Daniel Doherty

Do you think Attorney General Eric Holder’s latest peace offering will change Moscow’s mind about giving up the mysterious and ever-elusive Edward Snowden? Unlikely:

Attorney General Eric Holder has told the Russian government that the U.S. will not seek the death penalty for former National Security Agency systems analyst Edward Snowden.

In a letter dated July 23, the attorney general said the criminal charges Snowden faces do not carry the death penalty and that the U.S. will not seek the death penalty even if Snowden were charged with additional death penalty-eligible crimes.

Holder says his letter follows news reports that Snowden, who leaked information on largely secret electronic surveillance programs, has filed papers seeking temporary asylum in Russia on grounds that if he were returned to the United States, he would be tortured and would face the death penalty.

The attorney general's letter was sent to Alexander Vladimirovich Konovalov, the Russian minister of justice.

Meanwhile, Putin is wholly “determined” not to let U.S./Russian relations deteriorate over the Snowden affair, or something:

Russian President Vladimir Putin is determined not to allow a spat over Edward Snowden to hurt ties with the United States, his spokesman said on Friday.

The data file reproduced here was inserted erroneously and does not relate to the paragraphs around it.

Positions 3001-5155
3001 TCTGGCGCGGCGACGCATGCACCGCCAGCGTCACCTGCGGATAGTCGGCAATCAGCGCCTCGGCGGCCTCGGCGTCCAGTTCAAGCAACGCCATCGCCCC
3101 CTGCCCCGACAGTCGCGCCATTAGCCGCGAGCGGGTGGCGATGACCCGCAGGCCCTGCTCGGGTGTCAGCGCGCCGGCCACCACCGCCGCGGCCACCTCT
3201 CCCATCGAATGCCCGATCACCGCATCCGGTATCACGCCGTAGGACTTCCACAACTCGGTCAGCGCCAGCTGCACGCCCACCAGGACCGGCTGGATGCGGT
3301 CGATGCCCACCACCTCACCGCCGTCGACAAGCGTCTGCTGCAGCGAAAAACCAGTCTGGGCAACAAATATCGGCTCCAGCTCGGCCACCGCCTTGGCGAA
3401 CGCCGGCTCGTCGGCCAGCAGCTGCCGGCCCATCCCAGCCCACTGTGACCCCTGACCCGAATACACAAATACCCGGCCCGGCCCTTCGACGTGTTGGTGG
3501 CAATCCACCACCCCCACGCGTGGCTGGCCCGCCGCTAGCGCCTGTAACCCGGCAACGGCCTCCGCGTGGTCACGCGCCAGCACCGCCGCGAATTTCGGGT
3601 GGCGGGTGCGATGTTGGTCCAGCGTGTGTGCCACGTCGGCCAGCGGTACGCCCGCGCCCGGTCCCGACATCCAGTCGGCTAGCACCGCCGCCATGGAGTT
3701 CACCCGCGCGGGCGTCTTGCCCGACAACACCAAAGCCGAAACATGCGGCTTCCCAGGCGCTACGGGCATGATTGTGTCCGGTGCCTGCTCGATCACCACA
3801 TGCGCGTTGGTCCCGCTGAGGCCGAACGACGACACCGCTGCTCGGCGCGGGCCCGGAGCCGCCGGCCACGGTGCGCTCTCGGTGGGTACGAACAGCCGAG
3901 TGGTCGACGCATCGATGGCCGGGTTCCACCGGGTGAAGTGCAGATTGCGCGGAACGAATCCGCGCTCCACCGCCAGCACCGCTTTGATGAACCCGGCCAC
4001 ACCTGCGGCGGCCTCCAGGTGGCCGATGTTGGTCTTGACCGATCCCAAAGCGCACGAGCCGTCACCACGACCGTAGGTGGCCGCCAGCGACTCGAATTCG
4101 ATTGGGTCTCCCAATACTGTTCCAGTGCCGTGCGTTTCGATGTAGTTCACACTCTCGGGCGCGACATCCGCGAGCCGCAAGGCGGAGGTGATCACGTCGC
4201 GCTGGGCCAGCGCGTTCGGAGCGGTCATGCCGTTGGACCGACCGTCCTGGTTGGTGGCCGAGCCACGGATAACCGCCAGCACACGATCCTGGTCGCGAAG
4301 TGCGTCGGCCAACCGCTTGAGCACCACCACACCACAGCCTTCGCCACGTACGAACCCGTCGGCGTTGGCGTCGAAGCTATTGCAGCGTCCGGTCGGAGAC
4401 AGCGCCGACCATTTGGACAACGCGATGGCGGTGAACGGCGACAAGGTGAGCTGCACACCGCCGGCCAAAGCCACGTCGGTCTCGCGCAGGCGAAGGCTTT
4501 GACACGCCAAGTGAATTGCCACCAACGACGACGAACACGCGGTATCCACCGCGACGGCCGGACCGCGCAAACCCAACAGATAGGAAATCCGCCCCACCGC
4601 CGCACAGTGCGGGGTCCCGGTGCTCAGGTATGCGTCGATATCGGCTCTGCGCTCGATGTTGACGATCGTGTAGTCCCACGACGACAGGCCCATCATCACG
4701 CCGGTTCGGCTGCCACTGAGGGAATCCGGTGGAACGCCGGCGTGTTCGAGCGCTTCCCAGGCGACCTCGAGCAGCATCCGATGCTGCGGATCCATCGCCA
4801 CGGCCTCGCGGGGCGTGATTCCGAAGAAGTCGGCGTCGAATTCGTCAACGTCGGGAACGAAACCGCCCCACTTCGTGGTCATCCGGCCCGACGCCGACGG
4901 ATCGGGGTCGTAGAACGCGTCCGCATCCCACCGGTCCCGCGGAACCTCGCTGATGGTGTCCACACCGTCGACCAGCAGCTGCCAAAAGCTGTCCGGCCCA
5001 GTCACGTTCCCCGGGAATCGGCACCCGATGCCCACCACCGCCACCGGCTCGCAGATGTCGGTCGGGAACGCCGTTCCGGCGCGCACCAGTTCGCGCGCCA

However, the spokesman, Dmitry Peskov, said Putin was not involved in talks over the fate of the 30-year-old former U.S. spy agency contractor, who is wanted by the United States on espionage charges and has been stuck at a Moscow airport for more than a month.

Russia has refused to hand over Snowden, who leaked details of secret U.S. electronic surveillance programs to British and U.S. media, to the United States, and is considering a temporary asylum request.

Peskov said Putin had expressed "strong determination" not to let ties with Washington suffer over the dispute, "no matter how the situation develops".

But he reiterated Moscow's stance that Russia "did not hand over, does not hand over and will not hand over anybody".

Three countries in Latin America have granted Snowden political asylum. But the problem is that he can’t reach any of them directly via Moscow:

Bolivia, Nicaragua and Venezuela have said they could offer sanctuary to Snowden, who arrived on June 23 from Hong Kong, where he had fled to escape capture and trial in the United States on espionage charges.

None of the three Latin American countries can be reached by a direct commercial flight from Moscow, so Snowden has requested temporary asylum in Russia until he believes he can safely reach one of them.

The United States wants him extradited to face prosecution and has revoked his passport.

Unfortunately for him, Snowden is stuck in Moscow’s Sheremetyevo Airport for the foreseeable future. Russia has not yet granted him temporary status -- and it remains to be seen if they will. What's more, the process can take up to three months before he finds out if he can stay. So if you ask me, that’s a pretty long time to spend in the corridors of an airport -- although I suspect he'd much rather stay where he is than be extradited to the United States and prosecuted.


Daniel Doherty

Daniel Doherty is Townhall's Deputy News Editor. Follow him on Twitter @danpdoherty.

Author Photo credit: Jensen Sutta Photography